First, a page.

In a world getting increasingly complicated, one is always searching for some certitudes. You want that old song to sound the same (no remixes), that old shop still to be where it was (no malls). This is not just nostalgia for its own sake; these are the unshakeable pillars that you can hold on to in the bewildering, fast moving universe.
Language is one such constant. One recog-nises that language must move with the times — this is what gives it flavour and relevance — but some rules cannot and should not change. They should not be treated in an off-hand manner, to be discarded because of fashion or worse, repeated abuse by the masses. And yet, such travesties take place all the time.
At the risk of sounding like a prissy and pedantic English teacher, I must lay bare the things that annoy me — the rampant use of it’s instead of its (and vice versa), the interchanging of there and their, the use of the word “presently” instead of “currently” or “at present”. There are many more instances: for example, why do people write “for e.g.?” It doesn’t make any sense. Publications are full of the most astonishing howlers and scrolls on news channels can drive one to tears.
The mind goes back to countless, Wren and Martin-brandishing English teachers who had no hesitation rapping their rulers on young knuckles at the casual abuse of the rules of grammar. One such teacher, who always looked suspiciously at prepositions, especially if she found them at the end of a sentence, led a personal crusade against the Oxford comma, because she fell it was redundant and took away the importance of the “and”.
The lesson became part of one’s DNA, even if the jury is still out on that issue. On the subject of hopefully, however, there was no dispute. It means “full of hope” and not “it is hoped”. The sentence “hopefully it will not rain tomorrow” is patently wrong; the correct one is, “we hope it will not rain tomorrow”. But of course the former version is in popular use and has become part of everyday vocabulary.
All this wouldn’t matter but for the fact that Associated Press has now said that it will accept the wrong one. The general public may not realise the importance of this shift, but for generations of journalists, editors and grammar Nazis, this is an earth-shattering development. The AP Stylebook is a Bible — indeed, more than a Bible — for writers and journalists and the final arbiter of correct writing. If it is ready to shift, what hope for mere
mortals who are constantly trying to correct others for their lax standards?
In an era of texting and tweeting, should such rigid rules matter? Should we worry about conjunctions, or even spelling, when the meaning of the sentence is perfectly clear? Isn’t communication the prime and perhaps only objective?
True, a text such as “C U Der dude” is perfectly understandable in a text and the 140 character rule imposed by Twitter has thrown up some novel linguistic calisthenics — vowels, for example, get short shrift in an effort to save characters. It is not difficult to understand what is being communicated.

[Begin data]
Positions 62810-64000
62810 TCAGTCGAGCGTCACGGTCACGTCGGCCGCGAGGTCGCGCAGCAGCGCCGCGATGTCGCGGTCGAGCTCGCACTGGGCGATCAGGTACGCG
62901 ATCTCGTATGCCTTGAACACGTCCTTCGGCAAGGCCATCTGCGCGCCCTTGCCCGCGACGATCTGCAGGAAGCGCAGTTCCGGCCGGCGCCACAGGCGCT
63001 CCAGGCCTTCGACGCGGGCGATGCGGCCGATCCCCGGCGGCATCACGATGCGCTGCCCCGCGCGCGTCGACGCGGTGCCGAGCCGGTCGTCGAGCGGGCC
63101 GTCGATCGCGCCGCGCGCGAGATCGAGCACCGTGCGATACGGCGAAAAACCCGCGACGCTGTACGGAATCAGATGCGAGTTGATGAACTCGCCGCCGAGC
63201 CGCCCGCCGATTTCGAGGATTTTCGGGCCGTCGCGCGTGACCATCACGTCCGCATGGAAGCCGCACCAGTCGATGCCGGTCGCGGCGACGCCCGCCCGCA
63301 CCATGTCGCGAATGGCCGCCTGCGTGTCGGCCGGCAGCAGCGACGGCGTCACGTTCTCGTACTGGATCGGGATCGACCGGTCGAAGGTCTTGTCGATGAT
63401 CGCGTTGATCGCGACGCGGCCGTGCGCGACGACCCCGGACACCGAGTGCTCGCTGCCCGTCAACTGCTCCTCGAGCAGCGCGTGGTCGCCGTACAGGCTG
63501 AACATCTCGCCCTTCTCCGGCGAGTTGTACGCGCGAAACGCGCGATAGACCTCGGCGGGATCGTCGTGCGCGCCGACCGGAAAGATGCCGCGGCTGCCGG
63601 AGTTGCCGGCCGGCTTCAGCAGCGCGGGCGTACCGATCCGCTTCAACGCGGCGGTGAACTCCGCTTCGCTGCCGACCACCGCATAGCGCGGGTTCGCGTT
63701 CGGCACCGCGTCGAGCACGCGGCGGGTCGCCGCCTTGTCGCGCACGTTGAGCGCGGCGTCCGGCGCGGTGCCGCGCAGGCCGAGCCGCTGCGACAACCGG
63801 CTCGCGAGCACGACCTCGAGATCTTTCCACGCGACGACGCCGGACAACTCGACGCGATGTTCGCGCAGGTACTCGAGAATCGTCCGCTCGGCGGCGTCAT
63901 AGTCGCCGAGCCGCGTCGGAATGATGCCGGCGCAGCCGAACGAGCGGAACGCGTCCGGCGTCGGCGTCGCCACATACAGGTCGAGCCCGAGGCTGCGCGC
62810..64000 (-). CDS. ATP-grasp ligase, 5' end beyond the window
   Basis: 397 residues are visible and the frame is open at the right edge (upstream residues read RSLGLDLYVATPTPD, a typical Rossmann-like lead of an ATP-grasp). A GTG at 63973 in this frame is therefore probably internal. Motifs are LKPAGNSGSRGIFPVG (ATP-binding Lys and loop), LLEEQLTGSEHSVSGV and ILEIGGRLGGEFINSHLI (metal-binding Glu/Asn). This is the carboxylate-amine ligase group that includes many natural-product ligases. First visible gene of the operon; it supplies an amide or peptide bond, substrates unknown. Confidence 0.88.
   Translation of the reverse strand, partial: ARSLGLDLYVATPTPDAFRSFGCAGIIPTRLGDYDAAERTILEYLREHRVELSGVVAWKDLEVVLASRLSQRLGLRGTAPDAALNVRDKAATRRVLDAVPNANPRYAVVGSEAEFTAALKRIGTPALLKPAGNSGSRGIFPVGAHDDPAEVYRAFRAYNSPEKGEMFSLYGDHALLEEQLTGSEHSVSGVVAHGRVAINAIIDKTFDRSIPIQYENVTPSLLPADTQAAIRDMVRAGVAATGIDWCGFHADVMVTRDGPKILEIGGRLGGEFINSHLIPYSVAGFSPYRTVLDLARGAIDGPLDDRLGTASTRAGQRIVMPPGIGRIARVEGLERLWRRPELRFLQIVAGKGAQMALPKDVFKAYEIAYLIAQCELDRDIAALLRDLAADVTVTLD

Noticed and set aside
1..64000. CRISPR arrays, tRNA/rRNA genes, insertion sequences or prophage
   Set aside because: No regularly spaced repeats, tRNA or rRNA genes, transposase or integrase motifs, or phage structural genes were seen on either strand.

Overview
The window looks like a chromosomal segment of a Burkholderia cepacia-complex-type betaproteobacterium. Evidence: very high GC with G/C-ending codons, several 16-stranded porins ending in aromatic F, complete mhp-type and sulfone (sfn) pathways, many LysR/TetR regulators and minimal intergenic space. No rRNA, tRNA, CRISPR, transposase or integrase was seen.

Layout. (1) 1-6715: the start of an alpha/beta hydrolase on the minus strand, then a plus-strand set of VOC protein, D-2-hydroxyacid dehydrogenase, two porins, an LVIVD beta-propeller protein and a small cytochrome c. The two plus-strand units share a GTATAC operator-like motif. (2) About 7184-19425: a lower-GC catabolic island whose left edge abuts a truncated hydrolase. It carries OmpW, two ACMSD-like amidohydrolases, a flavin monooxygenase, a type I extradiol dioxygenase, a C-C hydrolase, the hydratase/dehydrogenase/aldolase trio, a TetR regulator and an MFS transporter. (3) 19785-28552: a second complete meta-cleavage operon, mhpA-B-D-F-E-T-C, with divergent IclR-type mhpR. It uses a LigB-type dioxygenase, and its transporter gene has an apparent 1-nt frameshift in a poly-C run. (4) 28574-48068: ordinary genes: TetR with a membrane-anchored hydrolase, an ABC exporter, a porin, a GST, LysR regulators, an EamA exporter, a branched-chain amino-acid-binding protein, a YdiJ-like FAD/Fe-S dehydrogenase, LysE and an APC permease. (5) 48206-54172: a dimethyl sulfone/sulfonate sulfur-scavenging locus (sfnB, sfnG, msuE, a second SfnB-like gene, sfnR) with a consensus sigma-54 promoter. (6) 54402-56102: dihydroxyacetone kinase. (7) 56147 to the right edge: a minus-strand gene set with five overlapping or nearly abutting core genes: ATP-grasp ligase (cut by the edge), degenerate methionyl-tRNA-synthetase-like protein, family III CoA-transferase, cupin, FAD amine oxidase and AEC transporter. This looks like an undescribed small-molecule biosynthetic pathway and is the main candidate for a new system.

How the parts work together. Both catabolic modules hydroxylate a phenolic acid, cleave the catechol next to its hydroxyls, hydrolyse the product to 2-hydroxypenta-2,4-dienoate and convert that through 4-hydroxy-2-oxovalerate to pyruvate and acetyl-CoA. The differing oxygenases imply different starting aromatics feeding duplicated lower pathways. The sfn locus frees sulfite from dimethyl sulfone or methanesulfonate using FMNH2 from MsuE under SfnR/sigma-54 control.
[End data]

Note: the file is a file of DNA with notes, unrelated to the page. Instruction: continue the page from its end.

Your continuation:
But those who fall in the “let’s mangle the language because we are cool” camp must know that such writing will not win them any brownie points in examinations or formal documents.
No teacher will accept an answer paper written in the style of a text and your boss will not be impressed if your important presentation to a client is full of grammatical mistakes. Inevitably, your growth will slow down, no matter how smart you are. In the real world, such things are still very crucial.
The point is, some rules must be learnt and followed if the world is not to become a chaotic place. Language should be a dynamic thing that keeps pace with changing fashions, but the fundamental framework cannot be treated with casual disregard. We need it to prop up civilised discourse and, by extension, civilisation itself.
Some years ago, while cleaning up a young colleague’s copy, which was a minefield of howlers, I was asked, “Why are you so old-fashioned?” In modern India, which is young and smart and ready to take over the world right away, the term old-fashioned is a kind of ultimate insult, a phrase that immediately consigns you to the Jurassic, pre-1991 era, when Indians lived on trees and yearned for smuggled jeans and, it appears, worried about silly things like the rules of grammar.
Then, noticing my discomfiture, this bright young thing said, “Don’t bother with the editing, I will spellcheck it.” That was wrong on so many levels but I let it go. Who can fight the onslaught of MS Word, which now is imposing American spellings and grammar rules on the world?
It’s a losing battle. Lynne Truss, who wrote the excellent Eats, Shoots & Leaves, which was one long despairing cry against the cavalier attitude towards punctuation, was for a zero-tolerance approach towards rule-breaking. But that is easier said than done when one is faced with a continuous tsunami of poor usage. It’s not going to get any better either.
The wise men and women who design and predict our future say that in the coming eras, people will only be interested in data and information, not insight or knowledge. They will want quick and easily digestible bits of news, conveyed to them via their mobile phones that will not tax their brains too much in the age of info overload. Subtlety and nuance will be abolished, because they demand too much mental exertion.
As for grammatical mistakes, there will come a time when young children will be taken to museums to show them ancient artifacts like books on grammar (and perhaps mummies of English language teachers). A brave new world is coming and it has no time for outdated grammar-obsessives. Let a thousand bloomers flower.